Neighborhood businesses have always given back to their communities. Portland’s neighborhood businesses provide half the jobs in the City and contribute to local causes twice … Keep Reading ››
District Spotlight: Montavilla
Originally known as Mount Tabor Village, Montavilla began as a rural farming community in the late 1800’s. When streetcars began serving the area in 1892 a business district developed around SE 78th Ave and Stark Street which was a stopping point for travelers 5 miles from the city center. Today the Montavilla business district is divided into four quadrants – Historic Downtown (SE Stark St between 76th and 82nd Aves), East Glisan (between 67th and 82nd Aves), Stark East (between 82nd Ave and I-205) and 82nd Ave (between Burnside St and SE Hawthorne Blvd). The district is home to a diverse array of shops, restaurants and services and even has its own movie theater and weekly farmers market. However, what truly makes Montavilla special are the dedicated members of the community who have worked to make this area one of Portland’s hottest destinations.
Venture Portland sat down with leaders of the Montavilla/East Tabor Business Association (METBA) to talk about what they love about the district and why they are proud to call Montavilla home.
Steve Rice is the President of METBA and has helped the organization rejuvenate its annual events, recruit new members and launch a new website. Alex Jaramillo is a METBA board member, Co-chair of the East Glisan Committee and owner of Mt. Tabor Crossfit, which offers Crossfit classes for adults and kids, personal training and Olympic Lifting. Adrienne Sweetwater is Montavilla’s District Organizer, the organization’s sole part-time staff member who manages district events and meetings, promotes the area, supports METBA members and the board of directors.
What is your favorite thing about Montavilla?
Alex: I like the sense of community. You get a warm and fuzzy feeling walking through the district and there’s so many amazing things within walking distance. You can go anywhere in the district and feel like you are in a friendly, welcoming environment. Montavilla’s storefronts have a distinct personality and everything ties together nicely.
Steve: The tight-knit community is also my favorite part. There are a lot of people in the district who are super active and really passionate about all things Montavilla. You really get that small town feel in a big city.
The Montavilla community comes together every Sunday at the Montavilla Farmers Market. The market began in 2007 with 17 vendors and has grown to more than 50 vendors, including florists, cheesemakers, bakers, distillers, restaurateurs, and of course, farmers.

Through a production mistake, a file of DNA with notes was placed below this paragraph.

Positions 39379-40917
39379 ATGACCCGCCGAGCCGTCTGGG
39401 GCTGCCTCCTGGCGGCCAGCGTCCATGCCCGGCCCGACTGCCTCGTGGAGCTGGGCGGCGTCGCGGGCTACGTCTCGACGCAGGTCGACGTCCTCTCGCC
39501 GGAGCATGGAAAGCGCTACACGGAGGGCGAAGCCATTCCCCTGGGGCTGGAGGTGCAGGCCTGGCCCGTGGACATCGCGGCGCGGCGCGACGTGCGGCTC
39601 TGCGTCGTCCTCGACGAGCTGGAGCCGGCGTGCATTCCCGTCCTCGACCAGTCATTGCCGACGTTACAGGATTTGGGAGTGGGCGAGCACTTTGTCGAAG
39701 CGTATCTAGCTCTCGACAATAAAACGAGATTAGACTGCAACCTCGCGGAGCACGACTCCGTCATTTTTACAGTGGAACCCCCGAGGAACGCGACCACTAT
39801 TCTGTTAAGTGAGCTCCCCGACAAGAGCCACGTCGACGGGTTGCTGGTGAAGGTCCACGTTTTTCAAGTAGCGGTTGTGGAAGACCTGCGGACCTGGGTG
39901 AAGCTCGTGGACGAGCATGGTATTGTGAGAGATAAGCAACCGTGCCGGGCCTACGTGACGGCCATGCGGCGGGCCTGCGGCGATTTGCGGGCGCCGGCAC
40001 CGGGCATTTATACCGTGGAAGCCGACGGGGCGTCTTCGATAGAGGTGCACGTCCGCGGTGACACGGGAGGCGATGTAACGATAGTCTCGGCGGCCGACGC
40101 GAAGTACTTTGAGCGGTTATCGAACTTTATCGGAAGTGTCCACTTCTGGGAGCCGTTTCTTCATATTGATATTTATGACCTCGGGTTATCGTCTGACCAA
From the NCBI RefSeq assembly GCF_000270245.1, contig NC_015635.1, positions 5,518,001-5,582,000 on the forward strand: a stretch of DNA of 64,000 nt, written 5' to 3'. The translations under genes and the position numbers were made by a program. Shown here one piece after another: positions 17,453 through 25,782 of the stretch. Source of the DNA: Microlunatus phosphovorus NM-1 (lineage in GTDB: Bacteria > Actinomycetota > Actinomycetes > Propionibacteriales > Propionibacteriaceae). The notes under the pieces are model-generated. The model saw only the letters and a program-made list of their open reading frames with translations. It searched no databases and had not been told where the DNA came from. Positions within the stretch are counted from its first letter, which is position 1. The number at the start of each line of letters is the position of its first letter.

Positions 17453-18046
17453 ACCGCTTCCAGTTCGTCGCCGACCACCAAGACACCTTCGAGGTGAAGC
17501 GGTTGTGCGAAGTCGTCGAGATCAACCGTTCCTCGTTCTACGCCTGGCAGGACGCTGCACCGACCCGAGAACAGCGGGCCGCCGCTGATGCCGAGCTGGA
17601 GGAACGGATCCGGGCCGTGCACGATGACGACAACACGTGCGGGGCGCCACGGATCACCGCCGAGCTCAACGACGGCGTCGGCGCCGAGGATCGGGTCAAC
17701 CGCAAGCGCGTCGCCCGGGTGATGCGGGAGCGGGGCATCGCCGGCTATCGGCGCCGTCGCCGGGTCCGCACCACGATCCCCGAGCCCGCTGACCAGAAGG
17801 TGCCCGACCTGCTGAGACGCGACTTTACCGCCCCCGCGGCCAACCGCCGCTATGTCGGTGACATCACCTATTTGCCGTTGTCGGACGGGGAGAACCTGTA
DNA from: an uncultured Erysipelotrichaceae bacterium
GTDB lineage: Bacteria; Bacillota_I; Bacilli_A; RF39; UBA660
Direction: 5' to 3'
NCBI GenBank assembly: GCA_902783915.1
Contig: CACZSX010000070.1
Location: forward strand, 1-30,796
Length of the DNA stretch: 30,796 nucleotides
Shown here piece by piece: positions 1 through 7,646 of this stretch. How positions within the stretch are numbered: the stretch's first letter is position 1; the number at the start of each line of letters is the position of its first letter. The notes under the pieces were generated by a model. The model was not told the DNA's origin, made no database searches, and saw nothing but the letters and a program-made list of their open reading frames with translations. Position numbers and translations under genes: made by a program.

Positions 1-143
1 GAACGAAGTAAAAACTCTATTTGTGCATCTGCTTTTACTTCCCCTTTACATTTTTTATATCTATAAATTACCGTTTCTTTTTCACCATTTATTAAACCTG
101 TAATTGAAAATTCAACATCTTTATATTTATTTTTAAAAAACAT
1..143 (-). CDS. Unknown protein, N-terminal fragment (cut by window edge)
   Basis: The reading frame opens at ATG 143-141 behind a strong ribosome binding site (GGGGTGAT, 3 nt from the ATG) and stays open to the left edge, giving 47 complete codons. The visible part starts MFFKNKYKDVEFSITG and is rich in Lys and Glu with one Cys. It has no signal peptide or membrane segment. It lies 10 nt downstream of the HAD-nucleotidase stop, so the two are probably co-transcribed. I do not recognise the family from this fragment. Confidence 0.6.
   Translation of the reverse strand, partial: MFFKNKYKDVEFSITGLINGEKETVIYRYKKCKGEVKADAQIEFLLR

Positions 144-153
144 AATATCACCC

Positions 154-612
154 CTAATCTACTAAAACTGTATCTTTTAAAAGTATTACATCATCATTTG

Downtown Montavilla is anchored by The Academy Theater which initially opened in 1948 but shuttered in the 1970’s. In 2006 it was renovated and restored to its former glory, complete with two-story metallic dome and signature marquee. The theater offers affordable screenings of second run and classic films and childcare services.
Mt Tabor Park can be seen from most places in the district. The park was built on a dormant volcanic cinder cone and features 190 acres of hiking trails, kids play areas, an amphitheater and reservoirs which were disconnected in 2015 but remain filled to the delight of visitors.
How has Montavilla’s identity changed over time?
Steve: I’ve lived in the area for 11 years and in that time the district has gone through a pretty radical change. When I arrived, the Academy Theater was boarded up, the majority of current retail businesses and restaurants hadn’t opened yet and the area struggled with crime. When Flying Pie Pizzeria and Ya Hala opened, a dramatic transformation began into the family-friendly destination Montavilla is today.
Adrienne: Ya Hala’s current owner, who grew up in the restaurant when it was run by his parents, wasn’t allowed outside of the building because they felt it was unsafe. But now they are thriving and you see families everywhere.
Steve: I never used to identify the place that I lived as “Montavilla”. I would say “near Mt. Tabor” or “78th and Burnside”. Now I identify strongly with the district and want people to know where it is and why it is such a wonderful place.
Alex: It’s definitely more walkable than it once was. At least 50% of Mt. Tabor Crossfit members walk to the gym. Afterwards we will go to someone’s house and have a barbeque or go watch the game. People are taking a lot more pride in the area and it definitely shows.
Flying Pie Pizzeria opened its first location in Montavilla in 1984. Owner Ty Dupuis has won three ‘World’s Fastest Pizza Maker’ titles at the Pizza Olympics in Las Vegas.
Ya Hala Lebanese Cuisine opened in 1994 as a Lebanese grocery store but their freshly made offerings were so popular they eventually transitioned into a restaurant. Since then, they have expanded twice and Chef Mirna Attar won Iron Chef Portland in 2013.
Other longtime businesses include Vinje & Son Sheet Metal Fabrication which opened in 1963 and creates everything from heating ducts to chimney caps; their famous PDX Tinman sculpture sits at the corner of SE 78th and Washington Streets and often gets dressed up for the season. Lewis Rents which opened in Montavilla in 1965 and rents everything from dump trucks to tools to excavation equipment, Stark Street Pizza also opened in 1965 and serves up New York style pies along with sandwiches and salads.
In which ways has Montavilla stayed the same?